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Opera's Next Wave


Next Wave Kelsey lg 812
Quinn Kelsey
© Ken Howard/CAMI 2012

In June of this year, just as Quinn Kelsey was about to make his role debut as Ezio in Attila at San Francisco Opera, his singing received an endorsement from no less an authority than Ferruccio Furlanetto. In an interview with Marina Romani posted on Musicalcriticism.com, Furlanetto, who was also appearing in Attila, said, "In today's complete lack of Verdian baritones, [Quinn Kelsey] represents a hope for this type of voice. From the first day I arrived [in San Francisco for Attila], I said to myself, 'How beautifully he sings!' He has already been contacted by some of the most prestigious opera houses, and I'm not surprised. His type of vocality has been missing for a long time, basically from the times of Cappuccilli and Bruson. And I've had the chance to sing with both of them, so my ear is well trained! This voice type has a peculiar nobility of timbre. And Kelsey has the right color, a beautiful technique — all the right qualities."

Kelsey's generously scaled singing has whetted the appetites of Verdi-lovers beginning with his season in San Francisco's Merola Opera Program (2002) and his three-year term in Lyric Opera of Chicago's Center for American Artists (2003–06). A native of Honolulu, Kelsey started singing as a teenager in the chorus of Hawaii Opera Theatre; he has returned to HOT in recent years for principal roles. Last January, HOT welcomed Kelsey for Amonasro in Aida, a role he has also sung in Chicago, San Francisco, Vancouver and Bregenz. Kelsey's growing credits as a Verdian now include Rigoletto in Oslo and Toronto and Count di Luna at San Francisco Opera and Dresden Semperoper — the last engagement also featuring the Leonora of Kelsey's wife, soprano Marjorie Owens. Kelsey made his Met debut in 2008, as Schaunard; bowed at New York City Opera in 2010, as Sharpless; and was first heard in London as Zurga in ENO's 2010 Pearl Fishers.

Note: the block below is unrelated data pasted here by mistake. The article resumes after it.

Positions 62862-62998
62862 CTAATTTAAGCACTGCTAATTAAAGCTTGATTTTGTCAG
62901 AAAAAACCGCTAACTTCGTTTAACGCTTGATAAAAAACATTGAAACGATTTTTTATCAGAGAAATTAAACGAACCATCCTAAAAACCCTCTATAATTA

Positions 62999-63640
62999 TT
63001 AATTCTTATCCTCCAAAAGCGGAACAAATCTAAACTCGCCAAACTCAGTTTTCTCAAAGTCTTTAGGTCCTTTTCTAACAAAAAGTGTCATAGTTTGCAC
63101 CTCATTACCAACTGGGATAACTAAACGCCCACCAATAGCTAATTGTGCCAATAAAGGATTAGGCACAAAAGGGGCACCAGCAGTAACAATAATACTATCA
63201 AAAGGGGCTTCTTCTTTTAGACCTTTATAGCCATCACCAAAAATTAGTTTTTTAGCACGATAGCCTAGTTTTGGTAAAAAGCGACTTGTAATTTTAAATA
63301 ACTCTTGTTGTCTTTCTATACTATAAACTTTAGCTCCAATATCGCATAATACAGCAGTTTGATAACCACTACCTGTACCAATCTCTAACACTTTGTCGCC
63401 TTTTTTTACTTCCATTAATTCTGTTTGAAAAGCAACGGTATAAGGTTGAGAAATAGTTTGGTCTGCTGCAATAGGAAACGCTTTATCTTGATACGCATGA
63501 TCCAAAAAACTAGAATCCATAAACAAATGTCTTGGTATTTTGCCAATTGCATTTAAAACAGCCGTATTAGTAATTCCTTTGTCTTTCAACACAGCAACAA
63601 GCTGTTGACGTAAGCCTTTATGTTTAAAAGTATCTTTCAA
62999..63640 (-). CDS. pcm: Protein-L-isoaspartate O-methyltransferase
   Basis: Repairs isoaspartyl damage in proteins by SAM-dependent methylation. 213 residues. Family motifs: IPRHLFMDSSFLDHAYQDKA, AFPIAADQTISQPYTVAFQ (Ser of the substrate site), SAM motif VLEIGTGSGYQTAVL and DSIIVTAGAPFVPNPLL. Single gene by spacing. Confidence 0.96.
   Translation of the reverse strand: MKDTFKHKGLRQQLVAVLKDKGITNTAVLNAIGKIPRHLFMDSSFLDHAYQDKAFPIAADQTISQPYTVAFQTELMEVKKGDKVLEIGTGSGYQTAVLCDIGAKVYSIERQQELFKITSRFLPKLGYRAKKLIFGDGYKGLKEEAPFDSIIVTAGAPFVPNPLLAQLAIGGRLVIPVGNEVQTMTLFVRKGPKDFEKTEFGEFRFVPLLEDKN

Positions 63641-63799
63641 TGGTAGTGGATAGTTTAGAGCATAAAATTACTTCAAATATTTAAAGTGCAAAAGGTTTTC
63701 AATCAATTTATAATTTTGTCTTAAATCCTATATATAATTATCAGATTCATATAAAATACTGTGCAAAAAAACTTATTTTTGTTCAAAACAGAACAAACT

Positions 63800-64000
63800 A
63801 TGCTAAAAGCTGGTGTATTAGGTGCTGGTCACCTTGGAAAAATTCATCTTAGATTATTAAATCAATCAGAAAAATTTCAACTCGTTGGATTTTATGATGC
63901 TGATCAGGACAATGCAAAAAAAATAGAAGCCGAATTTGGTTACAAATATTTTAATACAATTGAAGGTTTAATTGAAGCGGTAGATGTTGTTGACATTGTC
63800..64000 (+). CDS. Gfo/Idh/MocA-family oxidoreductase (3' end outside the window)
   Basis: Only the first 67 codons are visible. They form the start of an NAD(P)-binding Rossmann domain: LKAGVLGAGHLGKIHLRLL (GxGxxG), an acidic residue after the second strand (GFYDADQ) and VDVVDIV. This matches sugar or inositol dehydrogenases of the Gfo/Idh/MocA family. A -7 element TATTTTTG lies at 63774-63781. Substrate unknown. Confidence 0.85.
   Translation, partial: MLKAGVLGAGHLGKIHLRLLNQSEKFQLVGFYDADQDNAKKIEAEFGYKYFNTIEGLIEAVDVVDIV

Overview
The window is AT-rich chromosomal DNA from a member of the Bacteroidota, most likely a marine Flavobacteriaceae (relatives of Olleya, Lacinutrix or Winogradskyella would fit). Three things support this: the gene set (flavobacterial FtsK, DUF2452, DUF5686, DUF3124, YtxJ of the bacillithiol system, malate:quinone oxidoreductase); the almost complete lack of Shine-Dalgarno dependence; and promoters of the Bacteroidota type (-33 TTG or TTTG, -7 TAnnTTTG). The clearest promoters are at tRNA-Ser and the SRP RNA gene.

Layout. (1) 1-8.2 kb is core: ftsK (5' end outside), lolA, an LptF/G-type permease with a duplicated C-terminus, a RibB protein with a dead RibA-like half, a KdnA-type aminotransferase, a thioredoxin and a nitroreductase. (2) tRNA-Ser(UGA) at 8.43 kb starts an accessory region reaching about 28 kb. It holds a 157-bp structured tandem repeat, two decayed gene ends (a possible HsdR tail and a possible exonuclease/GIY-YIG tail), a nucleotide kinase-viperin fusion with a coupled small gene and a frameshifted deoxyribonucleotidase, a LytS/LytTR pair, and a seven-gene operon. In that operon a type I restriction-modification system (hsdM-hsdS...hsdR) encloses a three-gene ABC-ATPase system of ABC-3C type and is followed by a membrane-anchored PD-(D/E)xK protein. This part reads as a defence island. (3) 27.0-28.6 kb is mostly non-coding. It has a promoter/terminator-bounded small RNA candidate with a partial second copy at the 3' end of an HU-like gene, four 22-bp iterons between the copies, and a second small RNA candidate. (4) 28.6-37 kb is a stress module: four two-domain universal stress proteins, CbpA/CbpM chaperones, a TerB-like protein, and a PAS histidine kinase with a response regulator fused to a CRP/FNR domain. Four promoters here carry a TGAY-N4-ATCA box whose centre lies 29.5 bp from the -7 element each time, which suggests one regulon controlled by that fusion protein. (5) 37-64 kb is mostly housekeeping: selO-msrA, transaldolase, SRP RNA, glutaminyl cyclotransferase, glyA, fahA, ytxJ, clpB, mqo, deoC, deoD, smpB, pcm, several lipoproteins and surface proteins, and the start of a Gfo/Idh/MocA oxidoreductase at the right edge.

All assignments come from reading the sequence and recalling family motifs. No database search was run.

Kelsey begins the coming season with September dates for Mahler's Eighth Symphony with the Nashville Symphony. He will be reunited with Furlanetto in October and November at Lyric Opera of Chicago, when he sings Paolo to the Italian bass's Fiesco in Simon Boccanegra. Later in the 2012–13 season, Kelsey sings Rigoletto for Zurich Opera, in a new Tatjana Gürbaca staging, conducted by Fabio Luisi; he also appears in recital in Oslo and travels to Frankfurt for his role debut as Guy de Montfort in Les Vêpres Siciliennes.

What makes Kelsey's Verdi singing so compelling is not just the size of his voice or the finish of his technique, although both are impressive. It's his heart. Most baritones snarl their way through Rigoletto's "Cortigiani," grabbing applause by communicating the killing force of the jester's anger. When Kelsey sings the aria, you hear the pain behind the anger; the man's vulnerability is evident in every phrase. It is a much more human presentation of Rigoletto's character — and a much more satisfying one. spacer

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